Commerce City Police dog shooting: Owner devastated, confused by pit bull label

Page 4 of 6

Update, 9:09 a.m. November 30: Yesterday, we reported that Animal Law Center attorney Jennifer Edwards' services had been retained in the case of Chloe, a dog shot and killed by a Commerce City police officer during an incident caught on video; get details in our previous coverage below. Edwards provides additional details about her clients, the facts of the case and the strong possibility that she'll be filing suit against Commerce City, a community she sued over a 2010 dog shooting.

The story revolves around Chloe, who's widely reported to have been a pit bull -- a designation that frosts Edwards. She describes Chloe as a "mixed-breed dog," and accuses Commerce City of engaging in "puppy profiling" by calling her a pit bull, presumably because the average person will automatically assume she was vicious because of her breed.

As we've reported, Chloe was being temporarily kept at a house in Commerce City, which instituted a pit bull ban several years ago, when she snuck out of the garage. A neighbor, Kenny Collins, called the authorities and recorded law enforcers' actions on a cell-phone camera. The video he shot shows Chloe being tased by a policeman and snared on a catch pole by a community service officer -- the equivalent of animal control in Commerce City. But the policeman felt Chloe remained out of control and fired his weapon multiple times, shooting and killing her.

In a release, the Commerce City Police Department stresses that the decision to shoot the dog was made in order to protect the public. But Edwards questions this claim.

"If you watch the video from beginning to end -- the longer version we have -- you see the officers standing around with complete and total disregard to an animal that's supposed to be so vicious," she says. "Chloe is just sitting in a garage not paying any attention to them -- certainly not paying the sort of attention that would justify shooting off five rounds where there are witnesses nearby and letting stray bullets fly around."

No one other than Chloe was injured by the gunshots. However, it appears that one bullet ricocheted and struck the community service officer's vehicle. And Edwards says a Fox31 crew member found another shell at the scene, suggesting that officers didn't successfully account for all of them.

In addition, Edwards says, a dog named Jack was also in the garage at the time of the shooting, inside a wire kennel. But when the gunfire sounded, she goes on, "Jack broke out of the kennel and took off, and he was left to run the neighborhood. They did nothing to secure Jack and put him back in the residence -- a dog that was clearly running scared and might have reacted negatively out of fear."

She sees this lack of action as another example of profiling -- assuming that Jack wouldn't hurt anyone, because he isn't a pit bull.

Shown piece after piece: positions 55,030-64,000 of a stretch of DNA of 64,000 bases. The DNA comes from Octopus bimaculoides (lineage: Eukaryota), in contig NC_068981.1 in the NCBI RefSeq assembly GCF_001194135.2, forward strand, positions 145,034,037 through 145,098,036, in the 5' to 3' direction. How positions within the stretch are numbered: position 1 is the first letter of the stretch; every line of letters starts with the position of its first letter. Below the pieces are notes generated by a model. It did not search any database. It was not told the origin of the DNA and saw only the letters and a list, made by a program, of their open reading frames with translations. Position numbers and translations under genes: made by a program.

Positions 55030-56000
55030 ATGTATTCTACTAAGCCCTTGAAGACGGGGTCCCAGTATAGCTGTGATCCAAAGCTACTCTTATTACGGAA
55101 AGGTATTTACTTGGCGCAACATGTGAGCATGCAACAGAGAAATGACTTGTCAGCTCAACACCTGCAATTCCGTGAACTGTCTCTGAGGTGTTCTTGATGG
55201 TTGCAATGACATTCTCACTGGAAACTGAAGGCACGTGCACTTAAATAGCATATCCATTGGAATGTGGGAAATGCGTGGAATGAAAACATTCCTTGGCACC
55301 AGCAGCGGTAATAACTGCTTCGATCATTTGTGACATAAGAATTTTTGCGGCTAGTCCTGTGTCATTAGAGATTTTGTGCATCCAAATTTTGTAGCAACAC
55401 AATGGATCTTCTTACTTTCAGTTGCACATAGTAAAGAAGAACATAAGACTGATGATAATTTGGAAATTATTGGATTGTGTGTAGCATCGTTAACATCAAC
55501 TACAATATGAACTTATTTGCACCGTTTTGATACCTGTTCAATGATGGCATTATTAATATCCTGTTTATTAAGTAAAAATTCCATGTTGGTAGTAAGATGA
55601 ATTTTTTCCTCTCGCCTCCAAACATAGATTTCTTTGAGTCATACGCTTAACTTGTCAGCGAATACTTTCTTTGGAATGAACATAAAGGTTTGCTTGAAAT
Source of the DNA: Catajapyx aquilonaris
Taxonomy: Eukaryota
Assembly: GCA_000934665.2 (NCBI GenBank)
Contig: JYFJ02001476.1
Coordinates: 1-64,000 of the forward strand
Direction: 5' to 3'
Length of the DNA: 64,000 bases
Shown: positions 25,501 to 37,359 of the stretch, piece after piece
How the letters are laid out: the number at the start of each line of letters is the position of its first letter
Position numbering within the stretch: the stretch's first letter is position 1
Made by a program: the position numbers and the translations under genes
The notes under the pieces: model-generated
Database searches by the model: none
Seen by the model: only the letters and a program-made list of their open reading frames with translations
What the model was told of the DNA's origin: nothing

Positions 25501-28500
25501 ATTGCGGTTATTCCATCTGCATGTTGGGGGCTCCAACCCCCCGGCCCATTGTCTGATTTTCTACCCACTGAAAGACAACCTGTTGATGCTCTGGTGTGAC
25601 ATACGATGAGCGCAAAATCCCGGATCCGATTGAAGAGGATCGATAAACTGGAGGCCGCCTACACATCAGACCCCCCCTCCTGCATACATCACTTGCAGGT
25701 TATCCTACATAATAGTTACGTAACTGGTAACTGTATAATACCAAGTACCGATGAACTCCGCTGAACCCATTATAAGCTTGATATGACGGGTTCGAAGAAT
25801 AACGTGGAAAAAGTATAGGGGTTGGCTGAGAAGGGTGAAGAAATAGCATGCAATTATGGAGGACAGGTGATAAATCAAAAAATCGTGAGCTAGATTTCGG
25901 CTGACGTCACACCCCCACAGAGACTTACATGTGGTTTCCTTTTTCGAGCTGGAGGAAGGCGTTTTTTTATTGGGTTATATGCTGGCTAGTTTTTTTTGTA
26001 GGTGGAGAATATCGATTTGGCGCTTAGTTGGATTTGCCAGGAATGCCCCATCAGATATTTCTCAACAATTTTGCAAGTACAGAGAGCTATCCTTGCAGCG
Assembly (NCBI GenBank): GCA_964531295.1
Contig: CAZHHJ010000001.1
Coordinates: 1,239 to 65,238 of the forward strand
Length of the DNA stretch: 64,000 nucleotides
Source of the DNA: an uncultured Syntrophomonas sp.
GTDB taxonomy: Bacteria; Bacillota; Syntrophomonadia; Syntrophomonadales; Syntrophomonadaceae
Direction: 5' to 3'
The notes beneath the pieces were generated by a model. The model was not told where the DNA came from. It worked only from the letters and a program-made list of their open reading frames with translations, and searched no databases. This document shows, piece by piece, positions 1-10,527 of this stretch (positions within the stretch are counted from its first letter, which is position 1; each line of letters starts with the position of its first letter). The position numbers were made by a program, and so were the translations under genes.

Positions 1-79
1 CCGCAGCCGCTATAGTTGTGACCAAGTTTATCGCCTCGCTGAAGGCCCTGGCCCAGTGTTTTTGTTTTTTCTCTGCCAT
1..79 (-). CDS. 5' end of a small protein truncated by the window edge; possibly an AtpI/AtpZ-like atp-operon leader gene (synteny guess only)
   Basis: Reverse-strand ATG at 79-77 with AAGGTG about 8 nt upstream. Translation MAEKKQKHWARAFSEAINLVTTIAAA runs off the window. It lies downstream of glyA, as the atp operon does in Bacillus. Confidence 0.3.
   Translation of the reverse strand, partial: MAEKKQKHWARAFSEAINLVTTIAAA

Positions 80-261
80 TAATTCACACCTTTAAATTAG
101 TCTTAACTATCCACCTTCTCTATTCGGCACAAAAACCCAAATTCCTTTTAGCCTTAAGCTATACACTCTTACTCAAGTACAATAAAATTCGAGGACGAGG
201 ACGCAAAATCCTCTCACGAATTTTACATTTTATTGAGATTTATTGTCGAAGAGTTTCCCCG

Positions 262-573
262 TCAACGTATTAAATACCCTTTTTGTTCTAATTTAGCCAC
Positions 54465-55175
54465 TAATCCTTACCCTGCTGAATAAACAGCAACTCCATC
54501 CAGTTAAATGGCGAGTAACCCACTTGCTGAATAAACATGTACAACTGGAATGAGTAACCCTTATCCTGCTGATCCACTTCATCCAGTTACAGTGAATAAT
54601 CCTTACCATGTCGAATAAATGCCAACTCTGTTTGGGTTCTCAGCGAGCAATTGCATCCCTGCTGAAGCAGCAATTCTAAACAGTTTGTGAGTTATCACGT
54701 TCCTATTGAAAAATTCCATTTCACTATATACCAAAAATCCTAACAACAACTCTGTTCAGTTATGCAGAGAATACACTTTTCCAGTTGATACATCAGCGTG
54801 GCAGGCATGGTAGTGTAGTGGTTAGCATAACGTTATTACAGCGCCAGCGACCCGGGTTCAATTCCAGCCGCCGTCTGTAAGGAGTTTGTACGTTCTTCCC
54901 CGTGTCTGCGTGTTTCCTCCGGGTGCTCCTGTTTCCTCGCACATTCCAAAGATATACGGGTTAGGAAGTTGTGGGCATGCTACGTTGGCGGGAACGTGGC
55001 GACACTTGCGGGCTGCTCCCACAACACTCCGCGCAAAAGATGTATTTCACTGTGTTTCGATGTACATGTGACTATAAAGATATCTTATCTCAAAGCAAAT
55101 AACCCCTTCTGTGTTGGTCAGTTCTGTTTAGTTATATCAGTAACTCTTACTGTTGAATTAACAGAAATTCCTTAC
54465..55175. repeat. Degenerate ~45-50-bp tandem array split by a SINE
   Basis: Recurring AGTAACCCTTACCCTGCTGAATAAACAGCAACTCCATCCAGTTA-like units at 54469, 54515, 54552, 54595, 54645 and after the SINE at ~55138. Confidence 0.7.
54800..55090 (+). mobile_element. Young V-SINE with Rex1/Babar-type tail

Still, Edwards sees the other elements of the video as being even more damning. "In the minutes before the shooting, we see the officers standing with their backs to the dog, which was less than ten feet away. They show no concern about safety that would rise to the level of shooting a dog -- and Chloe is just sitting there, paying no attention to them. If this dog was such an imminent threat and so vicious, you'd think you wouldn't be able to take your eye off her, but the officers are there for several minutes -- and during that time, she doesn't do anything that would warrant what ultimately happened to her."

While Edwards declines to name her clients at this point, she notes that they include Chloe's actual owner, who was out of town on vacation when the shooting occurred ("He's still trying to deal with this horrific tragedy," she says), and the family members watching the dog in his absence. The latter face a series of allegations involving having a vicious or dangerous dog, allowing a dog to run at large, lacking a dog license and a rabies vaccination, and allegedly violating the aforementioned pit bull ordinance.

Each of these counts is "highly defensible," Edwards says, and she's hoping Commerce City "does the right thing" and drops them. Yet she's also keeping her options open about suing over the incident, in part because she believes the community's police force has a culture of mishandling such situations that needs to be addressed. While an officer she sued after killing a dog in 2010 was found to have acted within the parameters of her duty in an August trial (details below), she continues to maintain that officers didn't take subsequent dog training seriously -- an allegation denied by a Commerce City police spokesman in an interview also included in previous coverage found here.

"This is a real problem with Commerce City," Edwards allows. "They had this mandatory training as a result of the last lawsuit we filed, but they joked about it in the training, in the depositions. We have it on record; they thought it was a joke. And now, it has manifested itself in the murder of a dog. And that was someone's family pet."

Continue for our previous coverage on the shooting of Chloe, including photos and videos.

KEEP WESTWORD FREE... Since we started Westword, it has been defined as the free, independent voice of Denver, and we'd like to keep it that way. With local media under siege, it's more important than ever for us to rally support behind funding our local journalism. You can help by participating in our "I Support" program, allowing us to keep offering readers access to our incisive coverage of local news, food and culture with no paywalls.
Michael Roberts has written for Westword since October 1990, serving stints as music editor and media columnist. He currently covers everything from breaking news and politics to sports and stories that defy categorization.
Contact: Michael Roberts